Quick Search
For faster results please use our Quick Search engine.

Advanced Search

Search across titles, abstracts, authors, and keywords.
Advanced Search Guide.

542 results

Master's Thesis

The Impact of Songs and Gestures on Bilingual Learning in a Montessori Classroom

Available from: MINDS@UW River Falls

Bilingual education, Bilingualism, Classroom environments, Educational environment, Learning environments, Montessori method of education, Nonverbal communication in education

See More

Abstract/Notes: Previous studies have examined the effects of different forms of sensory input on young learners’ cognition. This study is based on theoretical models of coding, information processing theory, and depth of processing theory. These theories suggest that multiple sources of sensory input at the time of learning establish deeper neural connections which in turn, aid in retrieval of information. This action research project examined two forms of sensory input, auditory and kinesthetic, and their effects on the retention and recall of novel French vocabulary words. Phase I of the experiment tested the effects of gestures on recall of vocabulary words while reciting a poem. Phase II examined the impact of singing on vocabulary recall. It was hypothesized that both gestures and songs would positively effect retention and recall of novel French vocabulary. This study also considers theories of bilingual learning and second language acquisition in early childhood learning environments. Specifically, comparisons are made between simultaneous and sequential bilingualism and the home and school environment respectively. Previous research in the field of second language acquisition suggests that L2 learners build on the linguistic foundations of their native language (L1). This action research project was carried out in a private Montessori school in Northeastern Iowa. Models of bilingualism are situated within the context of Dr. Montessori’s pedagogical methods of teaching language, and this thesis provides examples of bilingual Montessori learning environments.

Language: English

Published: River Falls, Wisconsin, 2021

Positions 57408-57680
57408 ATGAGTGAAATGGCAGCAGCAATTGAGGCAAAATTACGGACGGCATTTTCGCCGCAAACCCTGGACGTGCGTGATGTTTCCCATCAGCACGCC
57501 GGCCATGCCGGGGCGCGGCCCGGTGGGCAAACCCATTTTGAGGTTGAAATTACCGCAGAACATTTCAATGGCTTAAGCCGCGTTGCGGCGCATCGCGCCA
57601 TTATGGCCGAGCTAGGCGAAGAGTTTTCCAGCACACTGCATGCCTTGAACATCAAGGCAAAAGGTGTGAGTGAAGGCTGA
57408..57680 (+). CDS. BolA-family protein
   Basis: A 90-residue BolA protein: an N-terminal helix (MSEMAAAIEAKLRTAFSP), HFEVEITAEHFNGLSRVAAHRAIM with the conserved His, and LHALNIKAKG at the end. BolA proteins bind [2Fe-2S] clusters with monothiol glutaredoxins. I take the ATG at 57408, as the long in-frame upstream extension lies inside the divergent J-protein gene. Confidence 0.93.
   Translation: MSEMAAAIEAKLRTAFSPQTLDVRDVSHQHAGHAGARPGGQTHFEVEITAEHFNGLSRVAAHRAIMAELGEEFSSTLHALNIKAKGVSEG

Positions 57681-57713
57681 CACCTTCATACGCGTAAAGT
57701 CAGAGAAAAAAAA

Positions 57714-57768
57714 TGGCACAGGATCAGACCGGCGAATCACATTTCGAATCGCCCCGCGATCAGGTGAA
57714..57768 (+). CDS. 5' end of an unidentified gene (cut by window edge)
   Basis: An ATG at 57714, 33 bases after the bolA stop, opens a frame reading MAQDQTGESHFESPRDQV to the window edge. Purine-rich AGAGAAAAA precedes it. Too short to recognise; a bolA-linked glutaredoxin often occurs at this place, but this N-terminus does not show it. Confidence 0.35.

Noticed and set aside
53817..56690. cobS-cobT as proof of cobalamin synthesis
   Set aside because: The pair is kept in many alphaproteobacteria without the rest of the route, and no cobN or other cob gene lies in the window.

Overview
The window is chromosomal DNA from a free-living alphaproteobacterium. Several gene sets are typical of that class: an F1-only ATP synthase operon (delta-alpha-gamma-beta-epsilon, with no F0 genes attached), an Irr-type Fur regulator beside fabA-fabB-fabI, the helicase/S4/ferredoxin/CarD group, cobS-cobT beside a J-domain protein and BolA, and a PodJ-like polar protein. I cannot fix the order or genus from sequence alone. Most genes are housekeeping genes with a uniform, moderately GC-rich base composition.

Article

Bringing French into the Classroom through Games

Publication: The National Montessori Reporter

Pages: 14–15

See More

Language: English

Article

Paying Attention to Details [Teacher, classroom]

Publication: The National Montessori Reporter, vol. 9, no. 1

Pages: 19

See More

Language: English

Creating a Balanced Literate Environment for the Multi-Age, Multi-Ability, Primary Classroom through Staff Development.

See More

Abstract/Notes: A practicum was designed to increase the expertise of primary teachers in the creation of developmentally appropriate reading/writing curriculum for the multi-age, multi-ability, primary classroom through literacy training staff development sessions. The system of literacy training was constructed over a period of eight months with 34 primary teachers from three elementary schools. Staff development training sessions on early literacy and authentic assessment using the running record were developed. Pre/post questionnaires, change assessment scales for administrators, a literacy plan of action for local schools, running record scripts for assessment training, literacy lessons, and developmentally appropriate curricula were administered or developed. Analysis of the data revealed that after the staff development training on early literacy and authentic assessment, the primary teachers were able to create a developmentally appropriate curriculum for reading and writing in the

Language: English

Published: Fort Lauderdale, Florida, 1994

Honors Thesis

The Changing Classroom: A Thematic Analysis on the Impacts of the Coronavirus Pandemic on Children and Educators of a Montessori School

Available from: University of Tennessee Chattanooga

See More

Abstract/Notes: The Coronavirus pandemic of 2020 has drastically changed day-to-day functioning in American culture and the outlook of many essential institutions, specifically the education system. A halt in learning for most American school children in the spring semester of 2020, as well as necessary adaptation of the day-to-day functions of educational facilities in the fall has altered the learning environment for children and educators like never before. Research on historical disruptions in education, such as natural disasters and public health crises, provide a partial framework for federal approaches to the modern-day pandemic and their potential consequences. Modern technology has provided an array of alternatives to traditional learning and family engagement, yet barriers still exist, especially in early childhood settings. Specifically in classrooms that rely on sensorial and manipulative-based learning, historically utilized in the Montessori method, online learning is simply no substitute to the potentials of in-person instruction. The purpose of this study is to investigate the evolvement of the classroom environment in response to the pandemic through the eyes of one small Montessori school and draw conclusions on how these shifts are impacting the entire wellbeing of school children, their educators and beyond. Using a qualitative thematic analysis framework and data gathered from multiple interviews conducted with teachers and faculty, my project will develop and offer overarching axial themes that may be applicable to a larger body of modern educators.

Language: English

Published: Chattanooga, Tennessee, 2021

Article

Do Multiage Classrooms Help Students Succeed?

Available from: SAGE Journals

Publication: General Music Today, vol. 12, no. 1